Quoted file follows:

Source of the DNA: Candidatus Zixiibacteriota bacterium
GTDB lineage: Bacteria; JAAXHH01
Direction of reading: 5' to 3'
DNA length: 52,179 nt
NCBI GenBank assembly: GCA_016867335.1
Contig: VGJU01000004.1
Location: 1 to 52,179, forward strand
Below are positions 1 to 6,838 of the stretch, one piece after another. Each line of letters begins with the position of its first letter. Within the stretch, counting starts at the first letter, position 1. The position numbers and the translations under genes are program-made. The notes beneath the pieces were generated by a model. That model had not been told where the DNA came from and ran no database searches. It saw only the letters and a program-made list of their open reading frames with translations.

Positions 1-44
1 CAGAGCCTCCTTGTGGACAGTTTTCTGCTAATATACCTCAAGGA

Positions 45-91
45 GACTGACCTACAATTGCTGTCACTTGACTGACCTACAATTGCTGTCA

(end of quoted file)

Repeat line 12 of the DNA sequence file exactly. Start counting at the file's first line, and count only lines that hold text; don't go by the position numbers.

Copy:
45 GACTGACCTACAATTGCTGTCACTTGACTGACCTACAATTGCTGTCA